Written evidence submitted by the Centre for Cities
Centre for Cities is an independent, non-partisan think tank. We exist to help the country’s largest cities and towns to improve their economic performance and the opportunities for people who live and work in them. Nowhere is feeling the economic and social impact of Covid-19 more than UK’s cities and largest towns. They account for around 60% of the country’s economic output and more than half of the population. Once the immediate crisis is over, the Government will need to consider how it can help the towns and cities most economically affected by Coronavirus rebuild their economies. Increasing jobs, growth, and productivity after the pandemic, is therefore one of the core objectives of the Centre for Cities and it has published a range of publications in this area.
1. How much difference can government policy make to economic growth?
2. What are the causes of the gap in the UK’s level of productivity compared to other advanced economies, and why has productivity growth been persistently weak in the aftermath of the 2007-09 financial crisis?
Centre for Cities’ research shows that there are two major issues which play into the UK’s productivity puzzle.
First, Centre for Cities’ research shows that it is the lack of productive companies (also called ‘high-skilled exporting businesses’ such as aerospace manufacturers or software engineers) in cities outside the Greater South East of the United Kingdom that drives the divergence in productivity seen across the country. It is the underperformance of large cities outside the Greater South East in particular which is detrimental for the entire economy.
In Germany, France, and the United States for instance, there is a positive relationship between city size and productivity, measured by GDP per worker as shown in Centre for Cities’ research. But this relationship does not hold in the UK. A number of smaller cities and large towns, such as Slough and Swindon, are more productive than might be expected and, with the clear exception of London, most large cities are less productive. Cities such as Manchester, Birmingham and Glasgow have productivity levels well below what is expected of cities of their scale, and are not playing the role that cities such as Lyon, Munich and Cologne do.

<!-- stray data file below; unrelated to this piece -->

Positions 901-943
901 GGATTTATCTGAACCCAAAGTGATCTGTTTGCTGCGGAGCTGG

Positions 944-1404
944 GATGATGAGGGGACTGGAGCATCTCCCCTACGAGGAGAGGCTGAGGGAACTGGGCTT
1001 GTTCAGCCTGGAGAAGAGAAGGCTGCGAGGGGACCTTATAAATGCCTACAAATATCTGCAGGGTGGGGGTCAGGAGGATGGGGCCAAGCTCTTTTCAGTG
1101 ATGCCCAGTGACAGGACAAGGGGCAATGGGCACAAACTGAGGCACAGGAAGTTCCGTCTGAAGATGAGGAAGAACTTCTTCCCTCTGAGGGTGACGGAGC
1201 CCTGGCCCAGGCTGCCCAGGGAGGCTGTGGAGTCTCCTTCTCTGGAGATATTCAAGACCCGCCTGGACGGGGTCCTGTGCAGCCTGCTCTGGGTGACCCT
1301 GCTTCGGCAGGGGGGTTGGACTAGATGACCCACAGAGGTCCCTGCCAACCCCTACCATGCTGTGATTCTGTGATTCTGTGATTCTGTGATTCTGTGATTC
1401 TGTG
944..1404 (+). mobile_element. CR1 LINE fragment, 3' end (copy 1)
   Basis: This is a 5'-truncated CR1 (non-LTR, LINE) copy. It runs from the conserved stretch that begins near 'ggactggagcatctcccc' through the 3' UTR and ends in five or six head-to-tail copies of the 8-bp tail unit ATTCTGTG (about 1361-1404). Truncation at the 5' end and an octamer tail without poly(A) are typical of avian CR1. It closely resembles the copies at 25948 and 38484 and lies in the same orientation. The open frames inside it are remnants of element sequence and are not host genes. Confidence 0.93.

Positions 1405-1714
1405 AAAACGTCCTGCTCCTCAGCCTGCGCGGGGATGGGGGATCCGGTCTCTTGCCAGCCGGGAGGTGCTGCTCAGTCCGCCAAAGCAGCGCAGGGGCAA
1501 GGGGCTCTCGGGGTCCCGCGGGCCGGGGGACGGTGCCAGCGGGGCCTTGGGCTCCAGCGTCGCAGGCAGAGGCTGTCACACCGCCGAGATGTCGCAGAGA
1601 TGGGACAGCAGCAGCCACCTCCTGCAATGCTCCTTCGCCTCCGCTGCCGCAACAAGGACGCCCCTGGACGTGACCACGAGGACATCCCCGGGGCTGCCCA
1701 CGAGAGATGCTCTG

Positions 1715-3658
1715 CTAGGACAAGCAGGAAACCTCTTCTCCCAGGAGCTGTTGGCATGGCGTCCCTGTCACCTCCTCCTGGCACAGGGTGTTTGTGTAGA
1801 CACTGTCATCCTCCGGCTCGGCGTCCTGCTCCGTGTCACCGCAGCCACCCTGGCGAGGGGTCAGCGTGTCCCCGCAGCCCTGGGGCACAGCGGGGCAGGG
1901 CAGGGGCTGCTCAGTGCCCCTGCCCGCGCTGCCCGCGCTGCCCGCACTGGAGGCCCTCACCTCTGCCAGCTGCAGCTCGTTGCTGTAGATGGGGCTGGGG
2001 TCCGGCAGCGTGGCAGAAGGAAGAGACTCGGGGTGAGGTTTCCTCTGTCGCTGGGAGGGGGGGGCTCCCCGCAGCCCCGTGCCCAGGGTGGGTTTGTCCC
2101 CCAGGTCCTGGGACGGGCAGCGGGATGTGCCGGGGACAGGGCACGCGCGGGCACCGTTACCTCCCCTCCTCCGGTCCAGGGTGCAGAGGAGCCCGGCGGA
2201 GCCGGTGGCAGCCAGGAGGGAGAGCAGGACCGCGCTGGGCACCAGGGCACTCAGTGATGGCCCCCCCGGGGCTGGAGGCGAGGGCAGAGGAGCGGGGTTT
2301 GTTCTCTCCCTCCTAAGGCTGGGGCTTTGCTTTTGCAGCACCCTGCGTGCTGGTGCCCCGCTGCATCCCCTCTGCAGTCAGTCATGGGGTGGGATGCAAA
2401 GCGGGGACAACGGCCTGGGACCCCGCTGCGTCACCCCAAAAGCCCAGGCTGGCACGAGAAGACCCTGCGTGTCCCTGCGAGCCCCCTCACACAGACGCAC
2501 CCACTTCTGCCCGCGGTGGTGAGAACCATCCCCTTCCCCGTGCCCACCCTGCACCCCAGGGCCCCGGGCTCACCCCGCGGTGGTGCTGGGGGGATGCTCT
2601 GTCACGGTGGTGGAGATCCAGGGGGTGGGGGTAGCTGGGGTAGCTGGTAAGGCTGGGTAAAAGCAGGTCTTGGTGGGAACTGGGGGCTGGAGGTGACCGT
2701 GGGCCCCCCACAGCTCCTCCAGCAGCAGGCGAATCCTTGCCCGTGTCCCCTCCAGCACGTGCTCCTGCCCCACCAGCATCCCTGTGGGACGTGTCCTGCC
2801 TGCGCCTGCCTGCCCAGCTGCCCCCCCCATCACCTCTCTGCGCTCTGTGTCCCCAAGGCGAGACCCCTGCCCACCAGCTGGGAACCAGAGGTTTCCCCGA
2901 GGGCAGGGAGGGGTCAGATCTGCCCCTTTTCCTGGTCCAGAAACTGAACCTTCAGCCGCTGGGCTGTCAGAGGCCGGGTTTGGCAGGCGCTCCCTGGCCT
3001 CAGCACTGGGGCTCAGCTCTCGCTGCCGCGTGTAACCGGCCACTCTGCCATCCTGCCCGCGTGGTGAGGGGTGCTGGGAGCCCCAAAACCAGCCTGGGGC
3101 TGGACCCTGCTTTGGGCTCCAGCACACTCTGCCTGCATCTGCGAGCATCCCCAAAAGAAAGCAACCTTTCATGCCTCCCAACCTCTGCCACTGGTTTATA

This is a real problem for the UK economy. Because of the sheer scale of big cities, their underperformance affects many more people than the underperformance of smaller places, and has much larger implications for the national economy. The Centre for Cities has calculated that if 31 smaller and medium-sized cities which underperform would perform as they should, the UK economy would be £22.5 billion larger. But if the eight large cities closed their output gaps, the UK economy would be £47.4 billion larger — equivalent to adding two extra economies the size of Newcastle to national output. Manchester, Birmingham and Glasgow account for 70 per cent of this gap. While illustrative, these numbers show the size of the prize of improving the performance of our largest cities.
The point of this is not to argue against investment in smaller places — there are many good reasons to do so. But it shows that focusing on smaller places alone, and ignoring the continued underperformance of large cities, will not deal with the country’s productivity puzzle. And, as the previous Centre for Cities’ work shows, the relationship between cities and towns means that it is not likely to deal with the issues that smaller places face either. Successful cities ‘pull up’ the performance of towns around them.